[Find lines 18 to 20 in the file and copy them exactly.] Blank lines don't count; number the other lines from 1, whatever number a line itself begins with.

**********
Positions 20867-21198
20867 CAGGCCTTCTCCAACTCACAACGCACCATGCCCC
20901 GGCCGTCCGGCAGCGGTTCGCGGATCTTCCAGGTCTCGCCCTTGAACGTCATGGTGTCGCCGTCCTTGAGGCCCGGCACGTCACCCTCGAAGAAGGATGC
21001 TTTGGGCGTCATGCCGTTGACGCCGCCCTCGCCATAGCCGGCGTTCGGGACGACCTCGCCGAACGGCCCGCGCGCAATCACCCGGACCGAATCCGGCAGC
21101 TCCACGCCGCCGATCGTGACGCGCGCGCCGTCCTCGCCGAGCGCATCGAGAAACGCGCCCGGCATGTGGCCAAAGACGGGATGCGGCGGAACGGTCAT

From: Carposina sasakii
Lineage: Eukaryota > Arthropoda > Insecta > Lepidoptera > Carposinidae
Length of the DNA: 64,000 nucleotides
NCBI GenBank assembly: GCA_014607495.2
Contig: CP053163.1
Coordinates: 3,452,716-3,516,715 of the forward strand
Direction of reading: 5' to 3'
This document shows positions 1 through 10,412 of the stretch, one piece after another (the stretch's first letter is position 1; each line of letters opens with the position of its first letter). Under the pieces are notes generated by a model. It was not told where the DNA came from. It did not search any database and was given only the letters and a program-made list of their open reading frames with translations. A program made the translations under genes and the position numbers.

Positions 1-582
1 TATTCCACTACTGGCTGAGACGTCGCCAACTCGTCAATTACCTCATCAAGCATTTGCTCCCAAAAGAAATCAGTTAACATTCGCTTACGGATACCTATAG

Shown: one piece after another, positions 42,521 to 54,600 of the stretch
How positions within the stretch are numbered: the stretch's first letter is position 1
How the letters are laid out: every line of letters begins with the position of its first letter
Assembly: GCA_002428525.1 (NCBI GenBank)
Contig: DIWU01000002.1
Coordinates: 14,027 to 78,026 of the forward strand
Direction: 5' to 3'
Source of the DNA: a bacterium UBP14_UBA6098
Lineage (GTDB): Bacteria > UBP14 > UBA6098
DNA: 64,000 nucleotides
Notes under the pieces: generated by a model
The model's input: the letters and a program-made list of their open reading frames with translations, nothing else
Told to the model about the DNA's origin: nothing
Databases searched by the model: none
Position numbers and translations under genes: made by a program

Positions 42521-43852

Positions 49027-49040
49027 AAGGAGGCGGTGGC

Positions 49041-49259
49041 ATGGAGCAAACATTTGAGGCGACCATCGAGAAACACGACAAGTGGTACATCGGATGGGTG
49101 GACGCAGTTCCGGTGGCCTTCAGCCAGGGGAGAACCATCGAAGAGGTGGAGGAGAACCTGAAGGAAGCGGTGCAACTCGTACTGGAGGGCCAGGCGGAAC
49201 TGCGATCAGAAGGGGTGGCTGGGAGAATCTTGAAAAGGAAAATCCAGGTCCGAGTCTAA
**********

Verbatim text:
How the letters are laid out: every line of letters begins with the position of its first letter
Assembly: GCA_002428525.1 (NCBI GenBank)
Contig: DIWU01000002.1